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Sotomayor's '78 discrimination complaint

From NBC's Pete Williams
When Sonia Sotomayor was in her final year at Yale law school, she pulled a gutsy move by filing a complaint against a law firm that was interviewing her for a job. She forfeited any chance of working at that firm, but ended up getting an apology.

After a Yale student-faculty hearing determined that one of the firm's lawyers asked her discriminatory questions, the firm said his actions were "insensitive and regrettable."

All of this arose after a dinner in October 1978 at which the lawyer met with Sotomayor and other Yale students. The tribunal concluded that he asked her, "Do law firms do a disservice by hiring minority students who the firms know do not have the necessary credentials and will then fire in three to four years?"

It also found that he asked if Sotomayor would have been admitted to the law school if she were not Puerto Rican, and whether she was "culturally deprived."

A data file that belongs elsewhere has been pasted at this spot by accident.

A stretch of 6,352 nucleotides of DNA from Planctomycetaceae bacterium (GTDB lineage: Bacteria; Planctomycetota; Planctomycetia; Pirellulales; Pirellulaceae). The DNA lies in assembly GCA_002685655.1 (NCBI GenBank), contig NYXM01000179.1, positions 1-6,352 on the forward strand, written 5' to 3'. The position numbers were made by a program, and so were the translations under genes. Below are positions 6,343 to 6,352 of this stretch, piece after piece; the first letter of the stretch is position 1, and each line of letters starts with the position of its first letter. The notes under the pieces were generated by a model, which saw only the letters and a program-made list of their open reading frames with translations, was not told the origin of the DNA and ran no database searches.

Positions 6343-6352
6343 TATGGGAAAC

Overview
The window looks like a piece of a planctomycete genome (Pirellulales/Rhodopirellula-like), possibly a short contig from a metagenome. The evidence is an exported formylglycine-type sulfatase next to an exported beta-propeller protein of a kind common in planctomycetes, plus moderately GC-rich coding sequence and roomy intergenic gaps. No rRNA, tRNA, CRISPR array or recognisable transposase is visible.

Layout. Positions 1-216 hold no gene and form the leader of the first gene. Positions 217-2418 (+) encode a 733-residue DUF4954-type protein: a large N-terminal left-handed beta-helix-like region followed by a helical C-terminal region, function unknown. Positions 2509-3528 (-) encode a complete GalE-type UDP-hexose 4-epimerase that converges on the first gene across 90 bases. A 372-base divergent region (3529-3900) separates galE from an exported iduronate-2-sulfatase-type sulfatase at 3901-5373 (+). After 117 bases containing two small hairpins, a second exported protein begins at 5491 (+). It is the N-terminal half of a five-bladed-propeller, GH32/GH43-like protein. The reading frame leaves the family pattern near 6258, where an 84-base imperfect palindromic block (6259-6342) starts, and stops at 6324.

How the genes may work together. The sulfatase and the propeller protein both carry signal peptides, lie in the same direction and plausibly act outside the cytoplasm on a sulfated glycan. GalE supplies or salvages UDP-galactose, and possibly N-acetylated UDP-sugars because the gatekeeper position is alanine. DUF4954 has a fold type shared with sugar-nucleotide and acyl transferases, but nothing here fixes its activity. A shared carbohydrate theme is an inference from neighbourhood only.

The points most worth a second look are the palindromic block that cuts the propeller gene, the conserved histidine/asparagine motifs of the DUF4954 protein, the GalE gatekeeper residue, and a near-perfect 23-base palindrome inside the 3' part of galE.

The day after the dinner, Sotomayor challenged the lawyer at her formal job interview. According to news accounts at the time, he said he didn't mean any harm and invited her to the firm's headquarters for another interview. Instead, she filed a formal complaint.

The issue galvanized the Yale campus. The student-faculty tribunal refused to accept the firm's first letter of apology, deeming it insufficient. The second letter was accepted, and the firm was allowed to continue recruiting at Yale.

The firm was then known as Shaw, Pittman, Potts & Trowbridge. It recently merged and is now Pillsbury, Winthrop, Shaw, Pittman.

The incident was the subject of a report on Dec. 16, 1978 in the Washington Post and was brought back to light today by the Los Angeles Times.